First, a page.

Suite Dreams: The Mandeville Hotel's fifth floor suites have received a first-class makeover courtesy of Maison Christian Lacroix
Christian Lacroix celebrates its 30th anniversary this year. It’s not been an easy three decades. The brand, famed for haute couture designs and prêt-á-porter fashion fell into administration in 2009, culling a workforce of 124 to just 12. Forced to limit its production line to accessories and perfumes, the brand has since sought better times in interiors.
Under creative director Sacha Walckhoff, Maison Christian Lacroix has forged an exclusive partnership with Designers Guild since 2011. Signature flamboyant patterns have been transferred onto wallpapers and fabrics – floral harlequin shapes, multi-coloured foliage, hot pink leopard print, crushed velvet, and exotic panoramas of palm trees. The designs may be an acquired taste, but they’re certainly popular.
Fresh to this line up is four-star The Mandeville Hotel in Marylebone. The grand white stucco entrance to the residence is in the heart of central London. Flanked by gleaming pillars, the façade is an impressive introduction to a rather unassuming reception waiting inside.
As with most places in London, space is at a premium and The Mandeville is no exception (a ‘Tiny Single Room’ is included on the suite list). The new selection of Deluxe Riviera Rooms on the fifth floor, however, are a little more roomy, and this is where Christian Lacroix has worked its ostentatious magic.
Using the Belles Rives fabrics collection, Christian Lacroix revisits scenes of the French Riviera. The chaotic Santo Sospir villa that belonged to French socialite Francine Weisweiller is reflected on the eclectic walls, as are elements of the classic film To Catch a Thief starring Grace Kelly and Cary Grant, through pick’n’mix jewellery patterns.
As soon as the lift opens, I am bombarded with candy-stripe corridors and rainbow-coloured cushions. I have four suites to choose from in the collection: Midnight Blue (sultry navy surfaces and shiny bed linen), Jewel Box (a blue and white kaleidoscopic take on classic Lacroix designs), Classic Lacroix (a simple, romantic black and white affair), and the Jardin Exotique (a fresh and jungly take on Monaco’s botanical gardens).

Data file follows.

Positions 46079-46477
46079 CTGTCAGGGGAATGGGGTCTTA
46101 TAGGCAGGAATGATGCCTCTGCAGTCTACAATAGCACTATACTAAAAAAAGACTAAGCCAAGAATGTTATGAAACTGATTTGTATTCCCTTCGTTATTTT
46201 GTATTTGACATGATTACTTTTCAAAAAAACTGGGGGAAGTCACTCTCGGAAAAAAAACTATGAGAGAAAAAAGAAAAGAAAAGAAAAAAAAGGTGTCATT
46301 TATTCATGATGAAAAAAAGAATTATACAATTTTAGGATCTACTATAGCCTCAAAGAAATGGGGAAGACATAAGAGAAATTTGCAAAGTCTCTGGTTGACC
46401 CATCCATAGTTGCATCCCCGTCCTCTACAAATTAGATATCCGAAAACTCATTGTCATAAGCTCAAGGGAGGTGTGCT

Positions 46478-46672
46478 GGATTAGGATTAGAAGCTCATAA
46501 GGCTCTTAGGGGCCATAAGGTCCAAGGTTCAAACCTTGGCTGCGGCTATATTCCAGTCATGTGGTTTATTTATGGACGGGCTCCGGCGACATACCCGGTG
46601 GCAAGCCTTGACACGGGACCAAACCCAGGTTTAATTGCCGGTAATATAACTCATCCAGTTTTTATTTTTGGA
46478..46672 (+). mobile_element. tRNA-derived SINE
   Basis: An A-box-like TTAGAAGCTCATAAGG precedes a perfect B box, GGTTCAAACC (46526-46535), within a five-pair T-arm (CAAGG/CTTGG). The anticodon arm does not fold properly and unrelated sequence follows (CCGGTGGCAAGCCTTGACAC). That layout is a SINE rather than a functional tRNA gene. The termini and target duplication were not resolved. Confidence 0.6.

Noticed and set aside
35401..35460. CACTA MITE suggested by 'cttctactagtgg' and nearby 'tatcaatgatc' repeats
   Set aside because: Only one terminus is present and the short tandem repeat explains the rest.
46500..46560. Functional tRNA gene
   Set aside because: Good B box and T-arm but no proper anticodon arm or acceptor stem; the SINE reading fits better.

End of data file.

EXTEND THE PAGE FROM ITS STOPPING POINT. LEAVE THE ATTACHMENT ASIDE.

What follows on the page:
I opt for the latter. Palm trees and bright handcrafted fabrics that line the walls and frame the windows are accompanied by flashy accents –from Julian Chichester pineapple lamps to leopard skin-cut velvet. There is even a nod to Breton stripe shirts with a signature wall of black and white lines.
While the design may be extravagant, the facilities are pared back. A small bath and shower are in the underfloor-heated bathroom next door, while the mini bar, Nespresso machine and desk tick all the necessary boxes.
Outside the view is somewhat less chic. Expecting a romantic Mary Poppins-esque panorama of London’s rooftops, I am faced with a far less exciting reality: a rather unattractive sight of air conditioning vents, fire escapes and drain pipes.
But I’m not here to stare at back buildings – this is the perfect time to shop. A stone’s throw from Oxford Street and a short walk to Bond Street or Soho, I’m soon busy filling up shopping bags.
Once they’re bursting at the seams, I make a pit-stop at the Reform Social & Grill, the hotel’s restaurant and bar. While the cocktails are sublime and the bar is buzzing in the early hours of the evening, dinner is somewhat lacklustre, and my companion and I end up being the only customers sat at a table. This doesn’t detract from the food however: a reasonably priced, gastro-pub-type menu of fish and chips, perfectly cooked lamb, meaty burgers and Shepherd’s pie.
Wined, dined and ready to retreat to my tropical suite, I think that Christian Lacroix Maison would be proud to learn that, 30 years from starting out, it still manages to entertain with imaginative and most impressive creations.